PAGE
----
The potential of ethanol in the waste utilisation of agricultural materials is something that is starting to gain more momentum in the ethanol industry; so-called second generation (2G) or cellulosic ethanol utilises cellulosic feedstock, meaning non-food based and crop residues. Next to minimising the waste of agricultural industries, it is also a suitable solution to avoid ethanol production competing with feedstock that is used for human food goods. Next to 2G ethanol having the same quality as first-generation ethanol, its significance in waste, CO2 emission, and feedstock use reduction make it a very promising alternative to current raw materials.
The biggest CO2 emissions pit can be found in the distribution of ethanol: global shipping, the most common distribution method, is contributing to over 3% of the world’s GHG emissions. It is known to be a notoriously hard sector to be decarbonised, with GHG emission reduction being a slow process. Nevertheless, attempts to combat high emissions include reducing the speed of vessels by up to 20% and the development of non-traditional fuels and energy resources, namely biofuels, batteries, and hydrogen. Another example of a more environmentally friendly solution is Onshore Power Supply (OPS), which would reduce air pollution and GHG emissions while vessels are docked in ports; the port of Hamburg, for example, is implementing OPSs in their pursuit of improved air quality in the city and surrounding areas.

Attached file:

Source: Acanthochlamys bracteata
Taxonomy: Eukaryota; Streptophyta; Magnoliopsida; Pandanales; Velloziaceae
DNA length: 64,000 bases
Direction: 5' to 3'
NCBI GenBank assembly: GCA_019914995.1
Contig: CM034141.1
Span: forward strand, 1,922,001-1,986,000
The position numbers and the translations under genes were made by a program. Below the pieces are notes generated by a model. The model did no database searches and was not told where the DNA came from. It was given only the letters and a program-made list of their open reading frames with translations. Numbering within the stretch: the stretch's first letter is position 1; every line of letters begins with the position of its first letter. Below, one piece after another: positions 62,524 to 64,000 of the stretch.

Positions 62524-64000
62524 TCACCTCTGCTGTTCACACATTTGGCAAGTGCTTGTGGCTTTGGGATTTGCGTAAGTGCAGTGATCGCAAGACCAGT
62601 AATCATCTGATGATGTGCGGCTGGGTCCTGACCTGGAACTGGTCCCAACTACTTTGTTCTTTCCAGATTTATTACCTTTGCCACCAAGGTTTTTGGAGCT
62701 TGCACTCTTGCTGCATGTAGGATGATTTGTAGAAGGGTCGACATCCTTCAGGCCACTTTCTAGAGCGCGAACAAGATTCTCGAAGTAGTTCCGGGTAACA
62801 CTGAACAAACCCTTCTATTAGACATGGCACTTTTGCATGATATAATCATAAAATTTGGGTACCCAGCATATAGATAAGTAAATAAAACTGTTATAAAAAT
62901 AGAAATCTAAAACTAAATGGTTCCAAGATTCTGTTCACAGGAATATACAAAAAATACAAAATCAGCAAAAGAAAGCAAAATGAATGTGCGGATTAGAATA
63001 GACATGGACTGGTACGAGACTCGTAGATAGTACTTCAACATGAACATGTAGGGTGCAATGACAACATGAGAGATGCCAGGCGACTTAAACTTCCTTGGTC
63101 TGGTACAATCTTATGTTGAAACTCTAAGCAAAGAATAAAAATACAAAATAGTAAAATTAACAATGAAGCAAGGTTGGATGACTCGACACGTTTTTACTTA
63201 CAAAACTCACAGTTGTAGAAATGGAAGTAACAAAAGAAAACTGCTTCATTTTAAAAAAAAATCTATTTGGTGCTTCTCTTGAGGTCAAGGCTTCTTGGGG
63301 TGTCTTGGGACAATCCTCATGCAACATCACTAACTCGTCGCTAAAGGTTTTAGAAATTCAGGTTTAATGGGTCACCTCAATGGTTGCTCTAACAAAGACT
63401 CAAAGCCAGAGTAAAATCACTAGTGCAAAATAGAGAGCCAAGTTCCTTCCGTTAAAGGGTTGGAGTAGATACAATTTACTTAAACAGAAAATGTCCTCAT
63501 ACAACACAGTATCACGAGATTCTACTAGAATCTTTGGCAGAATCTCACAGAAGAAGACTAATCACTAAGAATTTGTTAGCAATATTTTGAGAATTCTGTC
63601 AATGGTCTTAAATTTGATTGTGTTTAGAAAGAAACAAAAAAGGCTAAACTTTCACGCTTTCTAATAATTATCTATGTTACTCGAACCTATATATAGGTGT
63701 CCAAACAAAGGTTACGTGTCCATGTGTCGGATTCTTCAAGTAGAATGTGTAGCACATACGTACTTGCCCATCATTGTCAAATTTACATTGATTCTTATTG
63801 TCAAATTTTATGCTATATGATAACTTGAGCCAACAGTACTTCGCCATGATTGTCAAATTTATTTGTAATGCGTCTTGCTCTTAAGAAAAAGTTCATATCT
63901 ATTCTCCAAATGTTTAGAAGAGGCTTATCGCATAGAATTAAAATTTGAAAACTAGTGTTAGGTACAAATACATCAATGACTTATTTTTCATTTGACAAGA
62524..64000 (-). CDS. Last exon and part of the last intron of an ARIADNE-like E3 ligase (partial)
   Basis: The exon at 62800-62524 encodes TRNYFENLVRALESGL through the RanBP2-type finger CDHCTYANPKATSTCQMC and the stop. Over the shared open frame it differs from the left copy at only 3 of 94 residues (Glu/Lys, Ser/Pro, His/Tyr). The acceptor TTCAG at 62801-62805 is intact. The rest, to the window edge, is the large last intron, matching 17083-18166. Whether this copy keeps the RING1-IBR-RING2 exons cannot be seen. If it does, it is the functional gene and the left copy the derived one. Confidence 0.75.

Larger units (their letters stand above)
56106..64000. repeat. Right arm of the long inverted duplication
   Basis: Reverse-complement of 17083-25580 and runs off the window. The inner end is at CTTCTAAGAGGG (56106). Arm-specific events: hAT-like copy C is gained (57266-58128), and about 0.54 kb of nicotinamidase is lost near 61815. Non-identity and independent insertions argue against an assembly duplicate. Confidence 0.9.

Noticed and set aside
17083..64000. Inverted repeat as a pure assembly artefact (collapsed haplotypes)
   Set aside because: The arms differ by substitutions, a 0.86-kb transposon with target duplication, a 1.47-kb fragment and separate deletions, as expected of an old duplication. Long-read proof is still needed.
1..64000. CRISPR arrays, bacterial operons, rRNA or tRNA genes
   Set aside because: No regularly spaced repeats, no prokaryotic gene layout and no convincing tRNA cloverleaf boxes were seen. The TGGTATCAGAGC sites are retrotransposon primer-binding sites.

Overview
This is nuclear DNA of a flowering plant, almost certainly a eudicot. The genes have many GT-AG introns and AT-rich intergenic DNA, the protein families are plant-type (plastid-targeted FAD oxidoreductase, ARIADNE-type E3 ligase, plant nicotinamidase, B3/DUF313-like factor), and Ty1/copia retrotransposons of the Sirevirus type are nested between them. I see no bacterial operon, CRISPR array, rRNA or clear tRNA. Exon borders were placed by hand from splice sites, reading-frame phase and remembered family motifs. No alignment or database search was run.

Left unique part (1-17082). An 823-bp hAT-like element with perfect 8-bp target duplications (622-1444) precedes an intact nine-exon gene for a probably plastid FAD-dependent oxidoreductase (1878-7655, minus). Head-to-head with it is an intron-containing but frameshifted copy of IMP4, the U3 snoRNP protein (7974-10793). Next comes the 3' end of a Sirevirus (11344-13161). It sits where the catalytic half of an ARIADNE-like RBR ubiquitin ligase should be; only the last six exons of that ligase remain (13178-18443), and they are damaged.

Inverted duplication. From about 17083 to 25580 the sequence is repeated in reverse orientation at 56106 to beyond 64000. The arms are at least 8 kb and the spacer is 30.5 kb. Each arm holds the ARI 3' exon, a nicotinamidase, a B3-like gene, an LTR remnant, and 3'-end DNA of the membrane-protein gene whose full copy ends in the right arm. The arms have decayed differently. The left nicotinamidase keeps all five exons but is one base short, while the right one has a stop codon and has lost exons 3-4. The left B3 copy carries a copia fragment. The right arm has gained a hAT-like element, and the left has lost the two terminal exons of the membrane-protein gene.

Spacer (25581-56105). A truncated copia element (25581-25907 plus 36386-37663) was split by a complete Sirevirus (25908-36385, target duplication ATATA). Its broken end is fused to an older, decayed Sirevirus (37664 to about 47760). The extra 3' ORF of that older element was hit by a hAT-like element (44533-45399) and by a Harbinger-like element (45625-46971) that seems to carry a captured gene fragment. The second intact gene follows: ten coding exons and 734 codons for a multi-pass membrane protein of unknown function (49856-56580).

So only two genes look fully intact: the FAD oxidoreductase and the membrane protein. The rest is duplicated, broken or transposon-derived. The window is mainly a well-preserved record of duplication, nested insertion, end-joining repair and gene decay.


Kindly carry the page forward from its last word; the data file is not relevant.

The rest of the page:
While this is a factor that a commodity vendor has little to no influence over, it is important for stakeholders in the ethanol sector to acknowledge its impact and either refer to less polluting distribution methods or find a way to compensate for those emissions.
As this exploration of sustainability in the ethanol commodity sector suggests, the decarbonisation of the industry isn’t as straightforward as it may seem; with a very complex supply chain involving many stakeholders, moving towards renewable technologies and practices becomes a slow and difficult process. Nevertheless, there are many sustainable solutions and technologies that are waiting to be tapped into! Transforming agriculture into regenerative organic crops, implementing carbon capture and renewable energies in the production process, and changing production from first- to second-generation ethanol are active steps the ethanol sector can take in order to do their part towards a more sustainable and greener future.
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Ethanol, or ethyl alcohol, is a multi-purpose, eco-friendly molecule that can be utilised for various applications. It serves as a solvent for industrial processes, a disinfectant ...